Silver Screen: Water for Elephants ***

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Silver Screen: Water for Elephants ***
Bryan Miller

There aren't a lot of movies made about the circus, but then again, there aren't a lot of circuses anymore. In a newfangled world of videogames and 3D cartoons, it's just not as easy to thrill youngsters with decidedly oldfangled entertainments like rigged games of skill, boozy nomad-clowns slowly pickling beneath layers of greasepaint, little people mocked for their size, and sad, abused animals forced to degrade themselves before returning to their steam-powered prison trains. What's the matter with kids today?

As a consequence, the thoroughly adequate big-top drama Water for Elephants earns points sheerly for the novelty of its subject. Circus life is a unique and somewhat unexplored subculture, one director Francis Lawrence (Constantine, I Am Legend), working from a screenplay by Richard LaGravenese adapted from Sara Gruen's novel, examines without the hoary gloss of nostalgia. In that sense it's a little shaggy around the edges for a story told with such vehement adherence to convention.

Water for Elephants' structure is taken right out of James Cameron's Titanic playbook: Misty-eyed old person recounts youthful, seemingly doomed love affair set against tragic but cursorily examined historical backdrop.

Filling in for Gloria Stewart during the frame-story sequences is Hal Holbrook, here playing a withered but with-it old-timer who wanders onto the lot of a modern-day circus after hours and strikes up a conversation with head honcho Paul Schneider. It's not long before the conversation becomes a voiceover narrative that transports us back to the bad old days of the Great Depression, where the wise old Holbrook is replaced by teen dreamboat Robert Pattinson (a very poor trade indeed).

Pattinson's Jacob is the son of hardworking immigrants who mortgaged their life savings to send him to veterinary school. They die in an offscreen car crash mere moments before Jacob is to take the final exam that will net him a veterinarian's license-- apparently it never occurred to his professors to let the poor guy finish the test before they break the bad news. Somewhat inexplicably, a shattered Jacob forsakes his entire future in favor of walking toward less noble work in Ithica, New York, but en route he's picked up by some friendly circus folk whose wheezing steam engine is carrying them toward what could well be the last of their performances before the whole outfit goes out of business.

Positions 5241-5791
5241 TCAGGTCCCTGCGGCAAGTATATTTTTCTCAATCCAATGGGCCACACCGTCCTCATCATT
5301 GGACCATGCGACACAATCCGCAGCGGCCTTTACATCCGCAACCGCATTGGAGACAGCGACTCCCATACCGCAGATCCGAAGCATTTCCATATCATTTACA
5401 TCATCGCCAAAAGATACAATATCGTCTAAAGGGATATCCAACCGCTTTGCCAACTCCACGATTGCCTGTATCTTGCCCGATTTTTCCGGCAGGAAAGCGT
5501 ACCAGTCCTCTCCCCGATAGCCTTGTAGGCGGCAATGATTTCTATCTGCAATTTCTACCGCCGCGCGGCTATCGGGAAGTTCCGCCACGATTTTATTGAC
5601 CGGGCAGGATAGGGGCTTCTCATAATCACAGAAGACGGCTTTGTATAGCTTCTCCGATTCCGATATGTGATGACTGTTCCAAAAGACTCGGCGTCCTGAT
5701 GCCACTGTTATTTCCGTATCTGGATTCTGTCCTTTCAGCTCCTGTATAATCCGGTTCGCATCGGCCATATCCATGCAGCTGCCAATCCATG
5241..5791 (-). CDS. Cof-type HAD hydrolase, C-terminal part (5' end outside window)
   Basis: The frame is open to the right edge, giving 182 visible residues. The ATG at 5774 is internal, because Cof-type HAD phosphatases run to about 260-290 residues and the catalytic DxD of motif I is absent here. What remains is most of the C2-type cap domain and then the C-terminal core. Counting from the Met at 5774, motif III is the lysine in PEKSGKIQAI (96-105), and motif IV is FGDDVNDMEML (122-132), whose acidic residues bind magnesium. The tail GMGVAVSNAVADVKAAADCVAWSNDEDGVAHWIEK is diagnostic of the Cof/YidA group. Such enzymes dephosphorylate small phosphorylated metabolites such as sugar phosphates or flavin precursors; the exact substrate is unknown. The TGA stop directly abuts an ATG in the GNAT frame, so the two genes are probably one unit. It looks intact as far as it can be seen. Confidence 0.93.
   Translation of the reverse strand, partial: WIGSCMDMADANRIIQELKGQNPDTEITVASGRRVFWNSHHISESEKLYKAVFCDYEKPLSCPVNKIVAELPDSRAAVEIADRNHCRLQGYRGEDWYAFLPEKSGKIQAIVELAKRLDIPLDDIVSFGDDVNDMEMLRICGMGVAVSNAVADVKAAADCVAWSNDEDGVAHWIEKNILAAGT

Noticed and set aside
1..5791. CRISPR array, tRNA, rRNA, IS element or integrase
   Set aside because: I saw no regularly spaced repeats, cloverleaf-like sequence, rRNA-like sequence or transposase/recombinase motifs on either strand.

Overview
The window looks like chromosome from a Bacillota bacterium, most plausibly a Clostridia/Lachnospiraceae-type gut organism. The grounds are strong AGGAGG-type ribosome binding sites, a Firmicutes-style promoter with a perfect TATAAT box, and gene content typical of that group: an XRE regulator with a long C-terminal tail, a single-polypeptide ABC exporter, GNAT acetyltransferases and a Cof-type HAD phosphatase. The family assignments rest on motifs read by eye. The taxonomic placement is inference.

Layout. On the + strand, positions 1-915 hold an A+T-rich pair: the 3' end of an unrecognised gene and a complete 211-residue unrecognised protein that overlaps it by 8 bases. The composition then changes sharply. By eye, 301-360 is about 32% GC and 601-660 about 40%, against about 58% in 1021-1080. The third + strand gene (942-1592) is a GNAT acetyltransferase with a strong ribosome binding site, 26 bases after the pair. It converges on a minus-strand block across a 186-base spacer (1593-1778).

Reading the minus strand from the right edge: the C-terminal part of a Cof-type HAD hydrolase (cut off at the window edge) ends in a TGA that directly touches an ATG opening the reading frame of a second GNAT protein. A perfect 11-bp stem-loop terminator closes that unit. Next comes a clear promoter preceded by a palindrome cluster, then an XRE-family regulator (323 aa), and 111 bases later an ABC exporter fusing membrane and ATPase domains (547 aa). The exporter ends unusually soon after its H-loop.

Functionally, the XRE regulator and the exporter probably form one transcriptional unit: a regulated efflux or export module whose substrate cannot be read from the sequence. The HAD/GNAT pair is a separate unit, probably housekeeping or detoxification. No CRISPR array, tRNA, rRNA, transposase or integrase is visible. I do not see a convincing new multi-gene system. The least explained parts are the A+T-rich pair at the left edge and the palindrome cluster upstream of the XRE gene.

It's a serendipitous meeting. Jacob's trained (but not officially certified) eye detects a malady in the lead horse of the show's star attraction, which also features a pretty blonde performer Marlena (Reese Witherspoon). (Don't worry, it's not that kind of attraction.) Jacob's humane treatment of the horse wins him Marlena's affection, and she convinces her hotheaded husband, ringmaster and owner August (Christoph Waltz), to hire him on as a caretaker for the animals. That soon includes a new star attraction, a temperamental elephant that breathes new life into the old show.

We're told in the early frame-story sequences that this particular circus went belly-up the same year Jacob joined it due to one of the greatest accidents in the history of the big top, so Lawrence is constantly introducing new possibilities for catastrophe. Will this inevitable disaster involve the new elephant, the cages full of ill-treated jungle cats, the increasingly mutinous road crew, or the quick-tempered ringmaster? In keeping with the Titanic comparison, it's like knowing the ship is going to sink but not being sure if the iceberg will be the culprit.

Counterintuitively, that mystery becomes less compelling the closer we get to the climactic tragedy, in part because the rest of the film is so bloodless and conventionally staged. Likewise, Jacob's budding forbidden romance with Marlena is a foregone conclusion that grows colder exactly when the sparks should be flying.

What grows more intriguing as the film stretches on is the tangled relationship between Marlena and the mercurial August, an intriguing figure prone to both bouts of generosity and violent rages that threaten the lives of man and animal alike. Waltz, who was so marvelously villainous in his Academy Award-winning performance in Inglourious Basterds, is almost as darkly compelling here, although not nearly as loathsome. Despite his penchant for evil, he's not entirely unsympathetic; he bears the burden not just of his own imperiled livelihood but that of the entire company. Though the film barely even attempts to explore the demons that drive August, Waltz is able to suggest more than the material has to offer. With the great Holbrook relegated to a few brief scenes, Waltz's August quickly becomes the movie's center.

Pattinson, meanwhile, proves that he's not merely penned in by the vapid Twilight scripts. Turns out he is, in fact, just not very good at all. His thick features-- gummy lips, bulbous chin, wide forehead, mile-high cheekbones-- are nearly immobile and in no way suited to a range of expression. If his face were hands, it'd be all thumbs. He's not irritating so much as barely present, and there's a gaping hole where the protagonist is supposed to be. As a consequence, the plucky Witherspoon is left with no real partner, and her interactions with her blatantly antagonistic husband provide her best moments. But Pattinson's the weakest link in a film that otherwise makes no major missteps but strangely manages to seem vague and bland despite its unique subject matter. Water for Elephants isn't even The Greatest Show in Your Local Mall Movietheater.